The scene is not the circus it was in the first weeks after DJ died. This is a smaller affair, attended by local news and radio. Dan walks up to the microphone and begins speaking. “This has been a hard six months for us,” he says, his family huddled behind him, arms entwined. He tells the reporters that the family has officially begun the process of suing Officer Aaron Hess and the Village of Pleasantville for $120 million. “This opens up to subpoena evidence the audio, video, and personnel files,” he says. “The one thing we want most we can’t have. We will never have our son back. But this gives us subpoena power to gain access to information we have been denied.”
Channel 5’s Barreda soon strides in, wearing a long, dark coat and full makeup. “How do you get through the day?” she asks.
“Through prayer and through our faith,” Angella replies.
The talk returns to the lawsuit, which Amber explains this way: “We can’t have Danny back, so we need something to conclude it. We need the truth.”
Kyle, who is tall with a deep voice and an easygoing demeanor, adds, “These people murdered an innocent, great person. I’ve dedicated my life to knowing the truth, to gaining some sort of peace.”
The press conference ends and Dan and Angella speak to a few stragglers, then go inside. In the dining room, an Associated Press photographer is snapping shots of the framed pictures of DJ that Angella has assembled on the table.
“I don’t think we have a choice,” Angella says of all the media appearances. “If what we have to do is stand up in front of the world, we will do whatever we have to. What can you do but keep fighting?”
A MONTH LATER, on a sunny afternoon in May, Angella answers the door in jeans and a polo shirt. She has just returned from Staples with plastic bins for the DJ Henry T-shirts that were designed by Boston’s Johnny Cupcakes. The shirts will be sold to raise money for the DJ Dream Fund, a nonprofit the family created to provide sporting equip-ment, summer-camp scholarships, even health-club memberships to children in need.
On the kitchen table is a wicker basket filled with unread mail. Beside it is a vase of fresh irises and daffodils, sent anonymously that morning. “We get things every day from people all over the country,” Angella says. Amber receives teddy bears with DJ’s number 12 on them. On Easter morning, Angella’s aunt and uncle found a bunch of yellow tulips beside the post bearing DJ’s photo that they keep on their front lawn.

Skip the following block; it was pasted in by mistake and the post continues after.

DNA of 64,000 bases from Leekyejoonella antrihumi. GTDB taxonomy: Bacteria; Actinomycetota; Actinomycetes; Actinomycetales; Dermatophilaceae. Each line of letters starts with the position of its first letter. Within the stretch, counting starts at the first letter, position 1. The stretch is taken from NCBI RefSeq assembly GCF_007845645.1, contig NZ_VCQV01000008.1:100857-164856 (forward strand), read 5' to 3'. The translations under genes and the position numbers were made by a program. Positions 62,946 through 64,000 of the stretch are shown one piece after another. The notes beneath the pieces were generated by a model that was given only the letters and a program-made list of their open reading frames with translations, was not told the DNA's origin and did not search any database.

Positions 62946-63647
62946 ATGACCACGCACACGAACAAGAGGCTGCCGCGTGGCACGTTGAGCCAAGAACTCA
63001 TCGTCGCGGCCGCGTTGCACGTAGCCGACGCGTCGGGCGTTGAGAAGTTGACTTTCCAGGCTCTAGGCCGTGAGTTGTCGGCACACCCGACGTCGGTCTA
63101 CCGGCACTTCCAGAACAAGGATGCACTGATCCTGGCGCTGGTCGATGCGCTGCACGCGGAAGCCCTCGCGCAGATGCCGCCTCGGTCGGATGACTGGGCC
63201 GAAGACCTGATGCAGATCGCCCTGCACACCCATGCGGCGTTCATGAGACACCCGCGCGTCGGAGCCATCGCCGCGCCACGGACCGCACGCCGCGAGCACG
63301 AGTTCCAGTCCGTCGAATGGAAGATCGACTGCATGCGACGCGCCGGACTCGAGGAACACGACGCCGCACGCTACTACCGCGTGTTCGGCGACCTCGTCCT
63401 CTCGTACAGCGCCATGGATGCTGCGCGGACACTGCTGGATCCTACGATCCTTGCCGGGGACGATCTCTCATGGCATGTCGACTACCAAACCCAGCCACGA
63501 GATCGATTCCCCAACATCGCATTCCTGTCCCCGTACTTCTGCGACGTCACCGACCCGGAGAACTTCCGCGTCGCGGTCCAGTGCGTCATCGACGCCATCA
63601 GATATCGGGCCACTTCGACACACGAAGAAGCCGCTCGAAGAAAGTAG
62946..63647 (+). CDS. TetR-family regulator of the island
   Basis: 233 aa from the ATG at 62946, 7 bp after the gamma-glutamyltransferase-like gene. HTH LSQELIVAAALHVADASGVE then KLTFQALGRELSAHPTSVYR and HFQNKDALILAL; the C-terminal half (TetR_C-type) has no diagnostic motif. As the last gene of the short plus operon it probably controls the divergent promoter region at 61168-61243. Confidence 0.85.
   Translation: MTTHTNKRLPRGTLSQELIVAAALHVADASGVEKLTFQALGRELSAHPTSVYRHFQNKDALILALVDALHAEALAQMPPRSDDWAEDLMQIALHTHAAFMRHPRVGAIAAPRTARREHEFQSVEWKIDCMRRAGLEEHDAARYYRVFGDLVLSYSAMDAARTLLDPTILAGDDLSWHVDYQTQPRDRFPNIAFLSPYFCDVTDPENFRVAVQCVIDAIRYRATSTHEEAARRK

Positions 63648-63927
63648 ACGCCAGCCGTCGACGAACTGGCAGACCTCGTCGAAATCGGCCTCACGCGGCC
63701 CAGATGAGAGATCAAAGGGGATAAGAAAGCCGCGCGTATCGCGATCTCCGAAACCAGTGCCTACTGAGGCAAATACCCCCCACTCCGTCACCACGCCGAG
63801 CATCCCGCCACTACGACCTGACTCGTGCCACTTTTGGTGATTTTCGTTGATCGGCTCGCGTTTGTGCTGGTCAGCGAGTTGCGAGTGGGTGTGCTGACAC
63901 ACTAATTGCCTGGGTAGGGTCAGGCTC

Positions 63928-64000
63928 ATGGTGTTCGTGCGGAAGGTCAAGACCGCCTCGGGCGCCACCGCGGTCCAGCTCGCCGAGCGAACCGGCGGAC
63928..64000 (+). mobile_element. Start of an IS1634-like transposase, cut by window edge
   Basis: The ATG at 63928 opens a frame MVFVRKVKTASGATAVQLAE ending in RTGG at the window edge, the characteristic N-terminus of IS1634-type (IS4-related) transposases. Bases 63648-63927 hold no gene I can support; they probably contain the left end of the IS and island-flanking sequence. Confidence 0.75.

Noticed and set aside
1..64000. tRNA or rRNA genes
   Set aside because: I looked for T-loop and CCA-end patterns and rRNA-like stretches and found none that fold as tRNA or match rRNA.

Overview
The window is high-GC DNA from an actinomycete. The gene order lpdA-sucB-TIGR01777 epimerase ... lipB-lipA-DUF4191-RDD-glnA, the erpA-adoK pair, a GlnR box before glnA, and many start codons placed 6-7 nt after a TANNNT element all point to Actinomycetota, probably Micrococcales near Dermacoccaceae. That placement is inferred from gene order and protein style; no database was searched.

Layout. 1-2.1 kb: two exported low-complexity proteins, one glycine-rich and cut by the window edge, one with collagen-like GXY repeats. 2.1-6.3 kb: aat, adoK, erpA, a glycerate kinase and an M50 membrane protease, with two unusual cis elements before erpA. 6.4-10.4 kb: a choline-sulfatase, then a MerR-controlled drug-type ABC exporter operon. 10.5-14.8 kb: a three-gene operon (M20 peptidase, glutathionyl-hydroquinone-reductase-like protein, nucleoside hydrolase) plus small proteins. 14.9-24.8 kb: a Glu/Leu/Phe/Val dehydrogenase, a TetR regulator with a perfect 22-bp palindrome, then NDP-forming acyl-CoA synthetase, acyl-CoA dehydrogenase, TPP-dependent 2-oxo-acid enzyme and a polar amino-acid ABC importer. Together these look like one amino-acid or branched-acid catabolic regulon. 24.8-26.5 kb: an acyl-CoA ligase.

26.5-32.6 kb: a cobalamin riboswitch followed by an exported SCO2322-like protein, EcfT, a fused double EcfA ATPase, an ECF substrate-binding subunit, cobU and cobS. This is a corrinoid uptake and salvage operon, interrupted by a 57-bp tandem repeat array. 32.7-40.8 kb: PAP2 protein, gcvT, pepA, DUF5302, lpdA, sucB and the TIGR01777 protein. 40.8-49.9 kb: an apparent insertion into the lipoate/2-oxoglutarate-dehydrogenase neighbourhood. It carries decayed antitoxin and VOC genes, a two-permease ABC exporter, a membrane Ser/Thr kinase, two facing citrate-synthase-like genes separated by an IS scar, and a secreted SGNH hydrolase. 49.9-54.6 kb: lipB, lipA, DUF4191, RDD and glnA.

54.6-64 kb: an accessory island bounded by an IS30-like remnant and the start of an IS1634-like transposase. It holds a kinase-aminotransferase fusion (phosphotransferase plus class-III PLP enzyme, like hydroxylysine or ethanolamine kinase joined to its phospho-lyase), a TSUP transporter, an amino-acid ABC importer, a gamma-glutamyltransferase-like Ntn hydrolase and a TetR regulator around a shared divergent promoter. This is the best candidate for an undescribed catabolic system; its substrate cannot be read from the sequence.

Strangers often show up on their doorstep or park outside their house. Sometimes it’s a reporter coming to get their reaction to some turn of events — like Hess being named Officer of the Year. Other times it’s someone who’s experienced a similar loss. The Henrys have found it increasingly difficult to balance their need to keep public attention on DJ’s shooting with their need for privacy. Plus, some of the offerings they get are disturbing. Dan now opens the mail and tosses out the “bad ones,” which he doesn’t let Angella read. The family is considering security cameras for the house.
Amber is sitting at the table when her mother comes to stand over her and, in that universal habit of mothers everywhere, starts picking at her forehead. Amber shoos her away. “He was the only one of my kids who would let me groom him and pick at him,” Angella says of DJ. “He loved it.”
Amber playfully rolls her eyes, and Angella begins to talk about her frustration with the Westchester County district attorney, who is still refusing to give up the surveillance tapes, even with the family’s civil trial looming.